|39||K. Hoselitz, "Magnetic Iron-Silicon-Boron Metallic Glasses," Rapidly Quenched Metals III, vol. 2, pp. 245-248 (1978).|
|40||K. Hoselitz, Magnetic Iron-Silicon-Boron Metallic Glasses, Rapidly Quenched Metals III, vol. 2, pp. 245-248 (1978).|
|41||Letter dated Dec. 8, 1978 from L.A. Davis, Metglas Development Section of Allied Chemical to S.L. Ames, Allegheny Ludlum Steel Corporation regarding inquiry concerning METGLAS(R) ribbons.|
|42||Letter dated Dec. 8, 1978 from L.A. Davis, Metglas Development Section of Allied Chemical to S.L. Ames, Allegheny Ludlum Steel Corporation regarding inquiry concerning METGLAS® ribbons.|
|43||Luborsky et al., "Formation and Magnetic Properties of Fe-B-Si Amorphous Alloys", IEEE Transactions Magnetics MAG. 13, vol. 3, pp. 1146 to 1149, Jul. 1979.*|
|44||Masumoto, "Designing the Composition and Heat Treatment of Magnetic Amorphous Alloys," Materials Science and Engineering, vol. 48, pp. 147-165 (1981).|
|45||Mekarov et al., "The Magnetic Anisotropy and Domain Structure of Strips of Amorphous Alloys With a Constant Magnetorestriction Other Than 0," 1980, pp. 74-76, and English translation thereof.|
|46||Mitchell et al, "DELTAE Effect and Magnetomechanical Coupling Factor in Fe80B20 and Fe78Si10B12 Glassy Ribbons", IEEE Tran. on Mag. vol. MAG14, No. 6 Nov. 1978 Pp 1169-1171.*|
|47||Mitchell et al, "ΔE Effect and Magnetomechanical Coupling Factor in Fe80B20 and Fe78Si10B12 Glassy Ribbons", IEEE Tran. on Mag. vol. MAG14, No. 6 Nov. 1978 Pp 1169-1171.*|
|48||Mitchell et al., "DELTAE Effect and Magnetomechanical Coupling Factor in Fe80B20 and Fe78Si10B12 Glassy Ribbons," IEEE Trans. on Mag., vol. MAG 14, No. 6, Nov. 1978, pp. 1169-1171.|
|49||Mitchell et al., "ΔE Effect and Magnetomechanical Coupling Factor in Fe80B20 and Fe78Si10B12 Glassy Ribbons," IEEE Trans. on Mag., vol. MAG 14, No. 6, Nov. 1978, pp. 1169-1171.|
|50||O'Handley et al., "High-induction Low-Loss Metallic Glasses," J. App. Phys., vol. 50, No. 5, May 1979, pp. 3803-3807.|
|51||P.J. Schurer and A.H. Morrish, "Mössbauer Study of Amorphous Fe78B12Si10", Physical Review B, vol. 20, No. 11 (Dec. 1, 1979), pp. 4660-4664.|
|52||Plaintiff Allegheny Ludlum's Reply to Defendant AlliedSignal's Answer and Counterclaim (U.S. District Court for the Western District of Pennsylvania, Civil Action No. 94-2044).|
|53||Protest under 37 C.F.R. § 1.9(a) submitted by AlliedSignal in u.s. Application No. 08/440,575 and exhibits.|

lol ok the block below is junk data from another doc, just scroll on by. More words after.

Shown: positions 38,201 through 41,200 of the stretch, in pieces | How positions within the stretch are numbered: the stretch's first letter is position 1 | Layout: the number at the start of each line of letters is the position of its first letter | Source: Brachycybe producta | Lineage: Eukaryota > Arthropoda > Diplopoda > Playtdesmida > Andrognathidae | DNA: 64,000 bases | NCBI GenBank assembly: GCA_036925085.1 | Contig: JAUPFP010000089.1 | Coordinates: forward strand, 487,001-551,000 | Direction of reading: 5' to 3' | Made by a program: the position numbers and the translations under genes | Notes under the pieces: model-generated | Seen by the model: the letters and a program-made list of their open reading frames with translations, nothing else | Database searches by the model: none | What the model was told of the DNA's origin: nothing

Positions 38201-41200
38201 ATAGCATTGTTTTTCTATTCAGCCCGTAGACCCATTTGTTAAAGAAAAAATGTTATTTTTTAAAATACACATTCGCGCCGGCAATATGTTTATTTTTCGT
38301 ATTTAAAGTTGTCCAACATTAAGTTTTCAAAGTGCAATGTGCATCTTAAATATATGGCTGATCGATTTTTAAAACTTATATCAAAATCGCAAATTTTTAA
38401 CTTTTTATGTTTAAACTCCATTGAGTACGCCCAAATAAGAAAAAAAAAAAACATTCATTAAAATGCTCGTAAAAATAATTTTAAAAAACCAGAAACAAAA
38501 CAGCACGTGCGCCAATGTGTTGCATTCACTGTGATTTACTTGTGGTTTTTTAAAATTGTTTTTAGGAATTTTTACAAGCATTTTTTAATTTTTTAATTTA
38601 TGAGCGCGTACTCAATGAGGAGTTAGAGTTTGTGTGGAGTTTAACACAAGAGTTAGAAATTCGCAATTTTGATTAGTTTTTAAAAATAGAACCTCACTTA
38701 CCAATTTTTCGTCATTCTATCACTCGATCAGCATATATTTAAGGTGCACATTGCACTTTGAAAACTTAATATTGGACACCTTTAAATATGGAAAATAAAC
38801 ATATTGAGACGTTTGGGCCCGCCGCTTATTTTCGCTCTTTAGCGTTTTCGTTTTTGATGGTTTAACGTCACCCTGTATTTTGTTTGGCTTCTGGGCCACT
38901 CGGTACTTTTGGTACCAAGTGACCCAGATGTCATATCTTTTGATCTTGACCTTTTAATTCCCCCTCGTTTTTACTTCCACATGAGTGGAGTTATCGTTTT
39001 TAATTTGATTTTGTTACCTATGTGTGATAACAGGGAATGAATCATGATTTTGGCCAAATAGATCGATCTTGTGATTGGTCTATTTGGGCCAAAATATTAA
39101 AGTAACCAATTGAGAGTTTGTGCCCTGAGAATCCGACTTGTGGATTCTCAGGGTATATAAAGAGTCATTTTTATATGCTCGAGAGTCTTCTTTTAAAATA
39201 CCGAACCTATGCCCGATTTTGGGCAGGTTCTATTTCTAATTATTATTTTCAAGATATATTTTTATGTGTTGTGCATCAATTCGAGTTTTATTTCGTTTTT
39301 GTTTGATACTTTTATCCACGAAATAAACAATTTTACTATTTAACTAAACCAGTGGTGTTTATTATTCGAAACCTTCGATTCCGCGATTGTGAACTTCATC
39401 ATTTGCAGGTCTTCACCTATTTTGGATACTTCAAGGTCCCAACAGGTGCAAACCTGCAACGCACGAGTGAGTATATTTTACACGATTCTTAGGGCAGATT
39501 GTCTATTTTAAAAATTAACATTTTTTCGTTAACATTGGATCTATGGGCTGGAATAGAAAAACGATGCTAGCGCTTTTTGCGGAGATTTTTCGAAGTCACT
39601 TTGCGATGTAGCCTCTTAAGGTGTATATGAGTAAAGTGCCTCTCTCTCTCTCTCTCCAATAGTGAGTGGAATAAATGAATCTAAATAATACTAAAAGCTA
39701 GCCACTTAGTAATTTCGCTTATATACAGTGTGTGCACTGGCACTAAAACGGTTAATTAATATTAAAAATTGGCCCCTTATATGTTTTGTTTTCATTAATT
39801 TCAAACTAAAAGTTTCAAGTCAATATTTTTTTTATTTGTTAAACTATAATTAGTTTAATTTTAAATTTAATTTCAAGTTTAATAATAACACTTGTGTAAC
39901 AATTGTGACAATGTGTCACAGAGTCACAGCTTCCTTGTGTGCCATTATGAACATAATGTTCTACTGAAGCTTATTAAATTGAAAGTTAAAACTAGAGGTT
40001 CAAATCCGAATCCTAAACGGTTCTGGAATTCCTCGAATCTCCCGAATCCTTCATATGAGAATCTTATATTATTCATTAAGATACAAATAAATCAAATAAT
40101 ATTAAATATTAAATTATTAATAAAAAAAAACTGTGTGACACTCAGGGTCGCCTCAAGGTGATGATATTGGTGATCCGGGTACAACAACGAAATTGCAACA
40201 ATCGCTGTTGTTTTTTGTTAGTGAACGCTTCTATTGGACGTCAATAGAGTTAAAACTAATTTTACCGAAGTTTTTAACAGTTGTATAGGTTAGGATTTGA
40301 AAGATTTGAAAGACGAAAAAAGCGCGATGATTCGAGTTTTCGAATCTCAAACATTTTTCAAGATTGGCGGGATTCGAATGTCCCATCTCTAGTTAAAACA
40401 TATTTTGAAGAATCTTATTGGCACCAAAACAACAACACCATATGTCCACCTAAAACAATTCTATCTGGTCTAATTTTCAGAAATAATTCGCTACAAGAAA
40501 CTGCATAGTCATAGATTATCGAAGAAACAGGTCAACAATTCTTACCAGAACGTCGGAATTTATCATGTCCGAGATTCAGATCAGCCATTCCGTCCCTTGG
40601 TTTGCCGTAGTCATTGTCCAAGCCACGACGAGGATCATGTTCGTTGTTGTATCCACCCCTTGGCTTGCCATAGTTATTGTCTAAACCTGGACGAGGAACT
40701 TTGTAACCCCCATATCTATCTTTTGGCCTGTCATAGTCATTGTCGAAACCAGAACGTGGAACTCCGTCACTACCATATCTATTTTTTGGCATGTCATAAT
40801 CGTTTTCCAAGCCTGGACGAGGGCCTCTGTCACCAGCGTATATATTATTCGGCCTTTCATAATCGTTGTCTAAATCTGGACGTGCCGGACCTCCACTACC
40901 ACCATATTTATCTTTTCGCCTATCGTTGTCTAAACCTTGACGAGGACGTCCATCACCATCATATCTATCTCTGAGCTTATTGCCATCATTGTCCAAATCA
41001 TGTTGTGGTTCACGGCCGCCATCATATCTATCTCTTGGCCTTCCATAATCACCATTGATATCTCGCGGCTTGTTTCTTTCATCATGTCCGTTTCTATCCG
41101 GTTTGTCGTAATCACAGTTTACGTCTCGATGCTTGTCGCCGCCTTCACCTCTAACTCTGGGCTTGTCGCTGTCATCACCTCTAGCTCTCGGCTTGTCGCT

|54||*||Schurer et al, "Mössbauer Study of Amorphous Fe78B12Si10", Physical Review B, vol. 20, No. 11, Dec. 1, 1979, Pp 4660-4664.|
|55||Table of Contents and article "Compositional Effect on Crystallization of (Fe, Ni, Co)-Si-B Amorphous Alloys" by A. Inoue, T. Masumoto, M. Kikuchi, and T. Minemura from Journal of The Japan Institute of Metals, vol. 42, No. 3 (1978).|
|56||Transcript (three volumes) of deposition of S. Leslie Ames conducted on Jun. 26-27 and Jul. 30, 1996, with deposition exhibits.|
|57||Transcript of deposition of Herbert H. Mintz conducted on Jul. 18, 1996, with deposition exhibits.|
|58||Transcript of deposition of Jack W. Shilling conducted on Jul. 2, 1996, with deposition exhibits.|
|59||Transcript of deposition of Stephen D. Washko conducted on Jun. 28, 1996 with deposition exhibits.|
|60||U.S. Pat. application Ser. No. 073,812, filed Sep. 10, 197.|
|61||U.S. Pat. application Ser. No. 148,441,filed May 9, 1980.|
|62||U.S. Patent Appeal and Interferences Board Opinion in Interference No. 101, 223 and 101, 385, regarding priority.|
|63||W. Jaschinski et al., "Magnetic Properties of Amorphous FeSiB Alloys," Fried. Krupp GmbH, Krupp Research Institute, 4300 Essen (1980), and English language translation thereof.|
|64||W. Wolf et al. "Soft Magnetic Low-Cost Amorphous Fe-Si-B Alloys, Their Properties and Potential Uses," Journal of Magnetism and Magnetic Materials, vol. 19, pp, 177-81 (1980).|
|65||W. Wolf, R. Mohs, and U. König, "Soft Magnetic Low Cost Amorphous Fe-Si-B Alloys, Their Properties and Potential Uses", appearing in Europhysics Conference Abstracts of the Soft Magnetic Materials 4 Confernece, Münster (BRD), Sep. 11-14, 1979 (abstracts published European Physical Society 1979).|
|66||W. Wolf, R. Mohs, and U. König, "Soft Magnetic Low-Cost Amorphous Fe-Si-B Alloys, Their Properties and Potential Uses", presented at Soft Magnetic Materials 4 conference, Sep. 1979.|
|Citing Patent||Filing date||Publication date||Applicant||Title|
|US7479299||Jan 26, 2005||Jan 20, 2009||Honeywell International Inc.||Methods of forming high strength coatings|
|US20060166020 *||Jan 26, 2005||Jul 27, 2006||Honeywell International, Inc.||High strength amorphous and microcrystaline structures and coatings|
|U.S. Classification||428/606, 148/304, 420/121|
|International Classification||C22C33/00, C22C45/02, B22D11/00, H01F1/16, H01F1/153, B22D11/06, C22C38/02|
|Cooperative Classification||B22D11/0611, Y10T428/12431, H01F1/15308|
|European Classification||B22D11/06D, H01F1/153F|
|Feb 17, 1981||AS||Assignment|
Owner name: ALLEGHENY LUDLUM STEEL CORPORATION, PITTSBURGH, PA
Free format text: ASSIGNMENT OF ASSIGNORS INTEREST.;ASSIGNORS:AMES S. LESLIE;VEERARAGHAVAN VILAKKUDI G.;WASHKO STEPHEN D.;REEL/FRAME:003868/0399
Effective date: 19810206
|Dec 29, 1986||AS||Assignment|
Owner name: ALLEGHENY LUDLUM CORPORATION
Free format text: CHANGE OF NAME;ASSIGNOR:ALLEGHENY LUDLUM STEEL CORPORATION;REEL/FRAME:004648/0930
Effective date: 19860805
|Mar 24, 1987||AS||Assignment|
Owner name: PITTSBURGH NATIONAL BANK
Free format text: SECURITY INTEREST;ASSIGNOR:ALLEGHENY LUDLUM CORPORATION;REEL/FRAME:004855/0400
Effective date: 19861226
|Jan 3, 1989||AS||Assignment|
Owner name: PITTSBURGH NATIONAL BANK
Free format text: ASSIGNMENT OF ASSIGNORS INTEREST. RECORDED ON REEL 4855 FRAME 0400;ASSIGNOR:PITTSBURGH NATIONAL BANK;REEL/FRAME:005018/0050
Effective date: 19881129